an adverse title in bar of an ejectment by the tenant in common, to whose share the premises had fallen. Smith v. Burtis, 9 Johns. Rep. 174. Fisher v. Creel, 13 Johns. Rep. 116. And where a person in possession of land covenants with another to pay him for the land, the cavenantee is estopped from setting up an outstanding title to bar an ejectment by his covenantor, unless he shows fraud or imposition in the agreement. Jackson v. Ayres, 14 Johns. Rep. 224. Lord Eldon has declared, that with regard to mortgagors and incumbrancers if they do not get in a term that is outstanding, but satisfied, in some sense, either by taking an assignment making the trustee a party to the instrument, or taking possession of the deed creating the term, that term cannot be used to protect them against any person having mesne charges or incumbrances. Maundrell v. Maundrell, 10 Ves. 246. 271. See Peake's Evid. 341. 3d ed. And in cases where land has been sold by executors or administrators under a legal authority to sell, it has been settled, that strangers to the title, those who have no estate or privity of estate or interest, and who pretend to none, affected by the sale, shall not be entitled to set up the title of the heirs, or to call on the executor or administrator for strict proof of the regularity of all his proceedings in the sale. Knox v. Jenks, 7 Mass. Rep. 488. And a stranger to a mortgage is not permitted to set it up to defeat a legal title in the plaintiff. Collins v. Torrey, 7 Johns. Rep. 278. Jackson v. Piatt, 10 Johns. Rep. 381.
These cases clearly show that the doctrine has been very much narrowed down. It remains to consider whether the doctrine has ever been established, that a mere superior outstanding title in a third person, with whom the defendant has no privity, can be given in evidence in an ejectment, to defeat a possessory title in the plaintiff, which is superior to that of the defendant. It is manifest, that at the time when Lord Mansfield delivered his opinion in Doe v. Pegge, (1 T. R. 758. note,) he did not consider any such doctrine as established, for he confines his opinion to the mere case of a mortgagee as against his mortgagor, although he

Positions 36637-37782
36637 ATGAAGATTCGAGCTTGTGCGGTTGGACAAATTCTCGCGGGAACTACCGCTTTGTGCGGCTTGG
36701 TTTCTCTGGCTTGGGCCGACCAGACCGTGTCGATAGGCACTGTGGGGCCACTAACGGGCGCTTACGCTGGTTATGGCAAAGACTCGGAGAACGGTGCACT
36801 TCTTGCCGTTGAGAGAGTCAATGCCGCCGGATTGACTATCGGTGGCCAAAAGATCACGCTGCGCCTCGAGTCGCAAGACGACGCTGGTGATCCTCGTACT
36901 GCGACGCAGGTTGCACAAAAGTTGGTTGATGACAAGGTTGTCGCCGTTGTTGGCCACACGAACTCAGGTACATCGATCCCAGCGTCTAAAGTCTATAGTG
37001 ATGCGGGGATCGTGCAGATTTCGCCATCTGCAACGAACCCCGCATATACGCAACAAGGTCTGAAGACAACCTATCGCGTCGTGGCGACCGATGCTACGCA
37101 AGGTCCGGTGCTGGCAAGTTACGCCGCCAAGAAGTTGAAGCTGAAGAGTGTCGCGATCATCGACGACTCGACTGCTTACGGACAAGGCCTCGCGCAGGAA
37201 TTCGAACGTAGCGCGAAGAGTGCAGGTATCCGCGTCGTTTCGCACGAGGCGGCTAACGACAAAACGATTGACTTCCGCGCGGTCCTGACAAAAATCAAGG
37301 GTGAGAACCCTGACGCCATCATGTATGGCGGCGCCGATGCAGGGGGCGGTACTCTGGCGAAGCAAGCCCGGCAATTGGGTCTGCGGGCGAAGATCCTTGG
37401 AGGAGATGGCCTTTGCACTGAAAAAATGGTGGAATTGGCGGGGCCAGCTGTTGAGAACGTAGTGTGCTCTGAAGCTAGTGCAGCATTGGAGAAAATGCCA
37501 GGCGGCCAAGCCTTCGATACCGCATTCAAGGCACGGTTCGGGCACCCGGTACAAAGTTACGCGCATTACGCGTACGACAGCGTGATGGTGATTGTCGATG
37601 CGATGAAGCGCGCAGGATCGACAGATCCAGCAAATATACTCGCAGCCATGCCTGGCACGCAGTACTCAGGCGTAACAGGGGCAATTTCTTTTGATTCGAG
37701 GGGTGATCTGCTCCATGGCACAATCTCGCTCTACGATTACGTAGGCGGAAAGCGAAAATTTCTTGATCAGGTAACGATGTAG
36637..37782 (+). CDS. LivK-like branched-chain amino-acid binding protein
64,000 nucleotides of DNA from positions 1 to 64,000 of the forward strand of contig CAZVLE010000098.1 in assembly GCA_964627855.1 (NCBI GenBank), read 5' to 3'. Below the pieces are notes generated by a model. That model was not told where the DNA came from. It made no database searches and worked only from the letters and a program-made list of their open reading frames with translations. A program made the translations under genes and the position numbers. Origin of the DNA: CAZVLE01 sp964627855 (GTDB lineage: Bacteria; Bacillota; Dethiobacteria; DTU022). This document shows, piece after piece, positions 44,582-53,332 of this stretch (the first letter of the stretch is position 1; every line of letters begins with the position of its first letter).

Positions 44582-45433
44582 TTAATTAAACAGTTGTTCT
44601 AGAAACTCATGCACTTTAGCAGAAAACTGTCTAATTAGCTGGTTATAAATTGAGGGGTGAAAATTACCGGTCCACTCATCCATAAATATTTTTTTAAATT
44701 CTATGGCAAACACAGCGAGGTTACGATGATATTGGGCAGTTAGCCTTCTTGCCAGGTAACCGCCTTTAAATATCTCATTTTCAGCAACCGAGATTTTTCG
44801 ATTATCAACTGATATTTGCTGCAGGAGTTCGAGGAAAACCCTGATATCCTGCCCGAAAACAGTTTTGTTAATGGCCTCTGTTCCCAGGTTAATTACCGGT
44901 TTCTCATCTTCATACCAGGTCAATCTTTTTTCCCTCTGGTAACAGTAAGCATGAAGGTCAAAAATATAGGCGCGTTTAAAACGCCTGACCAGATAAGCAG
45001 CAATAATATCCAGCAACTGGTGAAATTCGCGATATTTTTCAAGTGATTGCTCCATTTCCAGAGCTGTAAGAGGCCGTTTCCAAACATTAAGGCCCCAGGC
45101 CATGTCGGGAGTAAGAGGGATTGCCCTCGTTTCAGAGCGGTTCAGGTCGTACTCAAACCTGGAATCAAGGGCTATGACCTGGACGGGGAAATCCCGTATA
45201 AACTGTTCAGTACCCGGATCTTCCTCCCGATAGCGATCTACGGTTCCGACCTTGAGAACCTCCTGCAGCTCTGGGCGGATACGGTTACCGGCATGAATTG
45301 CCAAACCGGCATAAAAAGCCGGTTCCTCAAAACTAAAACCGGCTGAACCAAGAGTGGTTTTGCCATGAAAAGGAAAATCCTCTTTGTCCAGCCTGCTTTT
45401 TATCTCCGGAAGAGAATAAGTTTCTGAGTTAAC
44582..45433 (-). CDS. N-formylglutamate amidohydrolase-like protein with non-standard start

states the question in the broadest terms; and if the decisions had then gone the whole length, he would certainly have so stated. Nor is there any subsequent case in England in which the point has been decided. The case of Doe v. Reade, 8 East. 353. turned upon the circumstance that the defendant, being lawfully in possession, might defend himself upon his title, though twenty years had run against him before he took possession, the plaintiff in ejectment not claiming under the prior adverse possession; and the case of Goodtitle v. Balwin, 1 East. 488. turned upon the distinction, that the premises were crown lands, which by statute could not be granted, and that the possession of the plaintiff and defendant was to be presumed by the license of the crown.
Undoubtedly the plaintiff must show that he has a good possessory title; and, therefore if the defendant shows that he has conveyed the land, unless the conveyance was void by reason of a prior disseisin, the plaintiff cannot recover. Gould v. Newman, 6 Mass. Rep. 239. Wolcott v. Knight 6 Mass. Rep. 418. Everenden v. Beaumont, 7 Mass. Rep. 76. Williams v. Jackson, 5 Johns. Rep. 489. Phelps v. Sage, 2 Day's Rep. 151. So a tenant may show that the title of his landlord has expired. England v. Slade, 4 T. R. 682. So in an ejectment by a cestuy que trust the tenant may set up in his defence the legal outstanding title in the trustee. Doe v. Staples, 2 T. R. 684. For in all these cases the evidence shows that the plaintiff has no subsisting possessory title at law, and therefore, he ought not to be permitted to disturb the tenant's possession. The general rule is, that possession constitutes a sufficient title against every person not having a better title; and therefore the tenant may stand upon his mere naked possession until a better title is shown. 'In aequalijure melior est conditio possidentis; he that hath possession of lands, though it be by disseisin, hath a right against allmen but against him that hath right.' Doct. & Stud. 9. 3 Shep. Abr. 26. and the rule of the civil law is the same. Non possesserio incumbit necessitas probandi possessiones ad se pertinere, Cod.lib. 4 cited